For two years, Rachael Flatt has watched the U.S. Championships medal ceremony from the second spot on the podium. But in Spokane, Wash., Flatt finally stood atop the medal stand, following a record breaking performance that pushed her past 2008 U.S. Champion Mirai Nagasu, who led after the short program.
“I finally competed the way I’ve been training,” said Flatt, a 17-year-old high school senior at Cheyenne Mountain in Colorado Springs, Colo. She scored a personal best in her third place short program Thursday and again Saturday to set a national record 200.11 points, besting the mark of 199.18 that Sasha Cohen set in 2006.
Both Flatt and Nagasu are first time U.S. Olympians heading into the 2010 Olympic Winter Games in Vancouver, Canada. U.S. Figure Skating announced them as the two representatives almost two hours after the conclusion event, time in which the 36-member international committee chaired by Lorrie Parker mulled over possible team members.
“It’s a great time in my life – senior year in high school and now I’m making the Olympic team,” Flatt said. She received 130.76 for her “Rhapsody on a Theme of Paganini” free skate, which included seven triple jumps, highlighted by the triple flip-triple toe combination, and two Level 4 spins.
When Flatt skates at the Olympics, nine colleges including Dartmouth, Harvard, Princeton, Stanford and Yale will be considering her application for fall 2010 admission.”Hopefully, they will take this into account,” joked Flatt, who is enrolled in four Advanced Placement courses despite her demanding training.
In the time between the free skate and the announcement Nagasu, 16, who had three under rotated jumps in her spirited performance to “Carmen,” said she asked friends to keep their fingers crossed that she would make the cut. “Maybe their crossed fingers worked,” she smiled.
The alternates are bronze medalist Ashley Wager (184.70), who placed second in the free skate, pewter medalist Cohen (174.28) and fifth-place finisher Christina Gao (156.53). Wagner and Cohen are also alternates to the 2010 World Championship team along with seventh-place finisher Beatrisa Liang (147.71).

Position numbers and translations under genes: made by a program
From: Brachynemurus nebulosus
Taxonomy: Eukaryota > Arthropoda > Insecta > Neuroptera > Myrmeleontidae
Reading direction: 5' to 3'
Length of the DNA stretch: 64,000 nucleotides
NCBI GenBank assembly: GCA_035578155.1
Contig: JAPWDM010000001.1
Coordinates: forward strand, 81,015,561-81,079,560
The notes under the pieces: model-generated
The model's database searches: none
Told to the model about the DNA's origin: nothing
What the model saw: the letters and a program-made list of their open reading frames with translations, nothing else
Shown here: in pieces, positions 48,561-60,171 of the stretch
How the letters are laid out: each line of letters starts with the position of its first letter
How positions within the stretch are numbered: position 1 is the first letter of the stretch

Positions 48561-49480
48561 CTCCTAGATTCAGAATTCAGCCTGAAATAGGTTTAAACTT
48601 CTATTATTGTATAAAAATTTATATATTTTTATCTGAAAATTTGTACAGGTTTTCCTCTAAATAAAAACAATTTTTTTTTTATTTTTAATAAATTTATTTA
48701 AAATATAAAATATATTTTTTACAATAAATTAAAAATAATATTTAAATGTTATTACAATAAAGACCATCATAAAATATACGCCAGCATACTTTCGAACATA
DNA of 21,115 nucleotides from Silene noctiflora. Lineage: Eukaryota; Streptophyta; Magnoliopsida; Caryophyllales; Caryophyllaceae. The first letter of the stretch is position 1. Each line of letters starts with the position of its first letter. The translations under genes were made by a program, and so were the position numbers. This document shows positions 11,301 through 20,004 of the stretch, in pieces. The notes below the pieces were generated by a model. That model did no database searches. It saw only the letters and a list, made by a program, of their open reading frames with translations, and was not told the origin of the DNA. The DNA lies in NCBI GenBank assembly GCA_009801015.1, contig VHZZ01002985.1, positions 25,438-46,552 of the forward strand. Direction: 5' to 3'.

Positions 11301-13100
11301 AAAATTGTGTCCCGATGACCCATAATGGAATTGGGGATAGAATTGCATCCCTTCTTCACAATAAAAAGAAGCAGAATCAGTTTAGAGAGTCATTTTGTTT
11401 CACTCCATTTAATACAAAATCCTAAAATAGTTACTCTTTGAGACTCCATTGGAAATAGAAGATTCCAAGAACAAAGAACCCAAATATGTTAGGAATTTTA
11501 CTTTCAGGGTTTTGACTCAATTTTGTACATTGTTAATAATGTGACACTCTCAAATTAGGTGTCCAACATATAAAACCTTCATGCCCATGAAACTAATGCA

Nagasu acknowledged that she was nervous she might be passed for Wagner because “Ashley had a really good season” before taking bronze in Spokane. Wagner completed the most successful fall international campaign of any U.S. lady in the Olympiad, winning silver at Rostelecom Cup and bronze at NHK Trophy. She was fourth at the Grand Prix Final.
“It’s been an incredibly stressful year,” said Wagner, who recently graduated high school and is now enrolled in a few community college classes. “The fact I came to nationals and skated such a great performance, I have to be thankful. Third place isn’t too bad.”
Wagner fell on the triple Lutz in her fourth place short program, putting her about seven-and-a-half points out of the lead. She wound up about four points out of the silver medal with help Saturday from a five-triple comeback performance in which she performed an opening triple flip-double toe-double toe.
“I accomplished what I wanted to do,” she said about her free skate.
Cohen was second in the short program but with problems on almost every jumping pass Saturday, including a fall on the triple flip, and finished fourth in the free skate. It was her first competitive performance she winning the silver at the 2006 Olympics and bronze at the 2006 World Championships.
“It was so special to come back and skate again,” said Cohen, who made her season debut in Spokane because an injury forced her to withdraw from her two fall international events. “There wasn’t sadness and wasn’t regrets. I’m just really proud to be here, really proud to skate again.”
Spokane marks the first time that Cohen has ever finished outside of the top three at a national event. She won the silver medal after winning the short program at the 2000 U.S. Championships but withdrew due to injury in 2001. Cohen received silver in 2002, bronze in 2003, silver in 2004, silver in 2005 and gold in 2006.
“I wanted to challenge myself and compete again, and I’m so glad I did,” three-time World medalist Cohen said. “The U.S. girls are so young, so exciting. It’s really fun to watch them.”
Defending champion Alissa Czisny, who crashed on her first jump Saturday, finished in 10th place following an 11th place performance in the free skate. Five of her triple jumps were downgraded for under rotation although the last one, a triple toe in combination with a double toe, did not event count because she exceeded the number of allowable combinations.
“I felt really prepared coming into the competition, but I think my nerves get the best of me,” Czisny said. “It was a little bit of a surprise, for both of the programs.”
Other results included: Alexe Gilles (143.31), 8th; Melissa Bulanhagui (129.21), 12th; and Becky Bereswill (127.96), 13th. Torino Olympian Emily Hughes (140.60) was ninth. Former World Junior Champion Caroline Zhang (138.27) was 11th.
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